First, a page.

Quote
"We are made of memories and formed by experience. I keep wondering what kind of people we would be, and what kind of world this would be, if when bad things happened we could erase them, or somehow make them sweet."

Sue Halpern considers the implications of MIT’s research into “taking the sting out of bad memories by switching the bad ones with good ones.” Also see neurologist Oliver Sacks on the complexities of memory. (via explore-blog)

Photoset

austinkleon:

Original pre-Photoshop assemblages Dave McKean made for The Sandman covers

neil-gaiman:

poisonousliasons:

Before Photoshop

I miss them still…

They really were that size: paintings and assemblages that Dave would take to get photographed, and send the transparency to DC Comics to use as a cover.

Here’s McKean:

Some covers were painted, some drawn, but many of the first few were 5ft-high collage-type works made by me that we took to a high-res photography studio to shoot – this was all pre-computers. I ended up wandering around London with Neil trying to find interesting bits and bobs to use as imagery. We liberated a fantastic-looking broken door from a skip, and found odds and ends in antique shops. People started donating things: I did a signing in London and someone gave me a lamb’s heart in a block of resin. It got used a few times.

Still my favorite graphic novel, and McKean’s work was no small part of the reason why.

Quote
"I shall continue to exist. I may assume other disguises, other forms, but I shall try to exist."

Vladimir Nabokov, Pale Fire

(via fuckyeahexistentialism)

Photo
Hearing voices allowed Charles Dickens to create extraordinary fictional worlds | Books | theguardian.com:

Evelyn Waugh’s A Handful of Dust (1934) ends with its protagonist, Tony Last, trapped in the Brazilian jungle by his captor, Mr Todd, who compels him to read aloud the complete works of Charles Dickens, in sequence, over and over, without end – or escape. It’s a fantastically dark conceit: the great Victorian novelist as the sadist’s accomplice. It also links Dickens to the possibility that there is something potentially oppressive, even imprisoning, in experiencing the human voice. Voices, it suggests, may tyrannise the mind. […]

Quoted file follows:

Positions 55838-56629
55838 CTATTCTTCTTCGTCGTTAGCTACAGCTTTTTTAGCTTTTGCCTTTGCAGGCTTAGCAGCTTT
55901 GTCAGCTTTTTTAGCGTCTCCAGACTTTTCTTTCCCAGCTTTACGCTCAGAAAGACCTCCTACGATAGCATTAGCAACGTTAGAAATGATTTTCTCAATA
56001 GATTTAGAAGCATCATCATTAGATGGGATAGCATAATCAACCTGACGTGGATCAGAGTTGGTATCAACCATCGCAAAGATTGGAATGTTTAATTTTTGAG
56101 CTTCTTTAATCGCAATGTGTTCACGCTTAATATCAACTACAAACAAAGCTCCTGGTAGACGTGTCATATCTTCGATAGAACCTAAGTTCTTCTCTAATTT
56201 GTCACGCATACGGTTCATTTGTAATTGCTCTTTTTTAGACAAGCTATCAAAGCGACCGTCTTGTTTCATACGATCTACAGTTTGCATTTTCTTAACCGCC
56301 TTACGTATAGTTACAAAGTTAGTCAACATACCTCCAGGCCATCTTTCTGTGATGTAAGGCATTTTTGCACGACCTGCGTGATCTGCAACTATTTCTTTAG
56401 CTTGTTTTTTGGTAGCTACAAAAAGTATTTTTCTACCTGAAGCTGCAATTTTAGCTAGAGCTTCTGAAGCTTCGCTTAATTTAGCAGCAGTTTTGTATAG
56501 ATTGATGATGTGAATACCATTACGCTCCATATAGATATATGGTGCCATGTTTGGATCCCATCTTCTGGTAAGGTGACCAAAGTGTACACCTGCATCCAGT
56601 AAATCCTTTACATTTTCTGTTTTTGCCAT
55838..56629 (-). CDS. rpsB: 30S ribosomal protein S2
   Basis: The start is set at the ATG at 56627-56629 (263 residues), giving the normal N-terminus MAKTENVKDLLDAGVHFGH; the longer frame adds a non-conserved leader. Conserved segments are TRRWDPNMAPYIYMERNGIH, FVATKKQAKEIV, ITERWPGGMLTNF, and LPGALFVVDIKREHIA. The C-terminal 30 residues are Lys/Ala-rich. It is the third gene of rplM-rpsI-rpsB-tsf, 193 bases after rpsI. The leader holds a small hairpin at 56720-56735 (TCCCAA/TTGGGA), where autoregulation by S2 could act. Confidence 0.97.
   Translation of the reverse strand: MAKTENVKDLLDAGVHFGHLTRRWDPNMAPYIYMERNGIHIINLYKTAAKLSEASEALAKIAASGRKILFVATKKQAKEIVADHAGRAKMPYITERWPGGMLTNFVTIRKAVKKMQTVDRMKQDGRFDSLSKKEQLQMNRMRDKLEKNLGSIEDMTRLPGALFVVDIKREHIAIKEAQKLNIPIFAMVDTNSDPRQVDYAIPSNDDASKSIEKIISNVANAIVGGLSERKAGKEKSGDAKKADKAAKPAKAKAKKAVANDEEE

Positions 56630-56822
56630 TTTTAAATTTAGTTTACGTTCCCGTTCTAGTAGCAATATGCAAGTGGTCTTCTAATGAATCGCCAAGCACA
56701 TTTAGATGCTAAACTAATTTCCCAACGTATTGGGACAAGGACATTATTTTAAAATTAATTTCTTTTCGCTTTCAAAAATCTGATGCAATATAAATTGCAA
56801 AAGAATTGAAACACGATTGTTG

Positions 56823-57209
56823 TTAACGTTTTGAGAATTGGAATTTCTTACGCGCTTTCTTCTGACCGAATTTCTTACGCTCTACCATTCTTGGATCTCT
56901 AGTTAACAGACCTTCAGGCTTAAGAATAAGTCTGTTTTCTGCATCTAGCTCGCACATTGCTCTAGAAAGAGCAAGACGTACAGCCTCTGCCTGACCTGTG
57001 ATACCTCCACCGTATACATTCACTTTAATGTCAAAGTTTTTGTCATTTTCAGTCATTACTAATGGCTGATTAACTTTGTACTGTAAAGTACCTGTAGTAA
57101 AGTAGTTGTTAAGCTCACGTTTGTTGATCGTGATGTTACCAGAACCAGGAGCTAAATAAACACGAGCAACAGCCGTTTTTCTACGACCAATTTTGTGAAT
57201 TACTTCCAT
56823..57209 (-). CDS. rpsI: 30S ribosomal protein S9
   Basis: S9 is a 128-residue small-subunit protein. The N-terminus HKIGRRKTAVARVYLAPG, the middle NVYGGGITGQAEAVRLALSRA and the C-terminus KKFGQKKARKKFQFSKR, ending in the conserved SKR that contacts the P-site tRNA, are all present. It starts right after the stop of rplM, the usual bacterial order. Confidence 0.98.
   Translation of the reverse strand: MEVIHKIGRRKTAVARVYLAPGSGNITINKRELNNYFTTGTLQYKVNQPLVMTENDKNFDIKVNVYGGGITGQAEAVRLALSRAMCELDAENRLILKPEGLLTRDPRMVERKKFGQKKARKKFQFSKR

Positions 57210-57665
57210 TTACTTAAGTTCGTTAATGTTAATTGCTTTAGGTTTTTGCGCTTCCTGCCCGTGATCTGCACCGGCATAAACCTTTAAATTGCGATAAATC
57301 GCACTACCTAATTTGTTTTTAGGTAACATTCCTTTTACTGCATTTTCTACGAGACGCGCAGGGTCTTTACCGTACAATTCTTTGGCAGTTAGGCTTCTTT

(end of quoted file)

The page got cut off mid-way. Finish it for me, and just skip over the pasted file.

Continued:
Most modern readers may feel instinctively that literary experience has much in common with the act of overhearing. Reading fiction is a process of allowing characters’ voices to sound in the inner ear, and absorbing the imagined noise they make (magically cued by curls of ink on a page). It’s common to think of writers, too, building fictional worlds through voices, as if creativity begins as a subtle internal overhearing. The analogy between imagining and hearing certainly runs deep in our myths of culture. Inspiration, that theory of composition at once ancient, Romantic, and modern, tells us that creativity ignites by admitting some mysterious other voice into the writer’s flow of being. To write means having one’s voice disrupted, taken over, rendered by another. Dickens believed this, too.

(via my mom)

Hearing voices allowed Charles Dickens to create extraordinary fictional worlds | Books | theguardian.com:

Evelyn Waugh’s A Handful of Dust (1934) ends with its protagonist, Tony Last, trapped in the Brazilian jungle by his captor, Mr Todd, who compels him to read aloud the complete works of Charles Dickens, in sequence, over and over, without end – or escape. It’s a fantastically dark conceit: the great Victorian novelist as the sadist’s accomplice. It also links Dickens to the possibility that there is something potentially oppressive, even imprisoning, in experiencing the human voice. Voices, it suggests, may tyrannise the mind. […]

Most modern readers may feel instinctively that literary experience has much in common with the act of overhearing. Reading fiction is a process of allowing characters’ voices to sound in the inner ear, and absorbing the imagined noise they make (magically cued by curls of ink on a page). It’s common to think of writers, too, building fictional worlds through voices, as if creativity begins as a subtle internal overhearing. The analogy between imagining and hearing certainly runs deep in our myths of culture. Inspiration, that theory of composition at once ancient, Romantic, and modern, tells us that creativity ignites by admitting some mysterious other voice into the writer’s flow of being. To write means having one’s voice disrupted, taken over, rendered by another. Dickens believed this, too.

(via my mom)

Quote
"Perhaps it is true that we do not really exist until there is someone there to see us existing, we cannot properly speak until there is someone who can understand what we are saying in essence, we are not wholly alive until we are loved."

— Alain de Botton, On Love (via quotethat)

(via theintentionallife)

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nevver:

Goethe
Photo

(Source: electricarc, via xkot)

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"But breaking was beautiful. It hurt, and it was an uphill climb back to sanity, but you came back stronger, fiercer, and more solid than you were before."

— Penelope Davis, Rival (via quoted-books)

(via reprocessed)

Video

Sigur Ros - Glósóli

(Source: youtube.com)

Link

letstalkaboutrape:

That’s awesome! It’s an honor to hear from someone who has done such important work and I’m so glad this small but mighty list is meaningful to you. Is your forum still up and running? Can we add it to the list? Thanks so much for commenting <3

It closed in 2000; I was a kid in over my head (I’d started it, and needed it, for myself more than anything) and could never do what these others do.  But thank you so much for the kind words, and more importantly for all the work you and other advocates keep doing.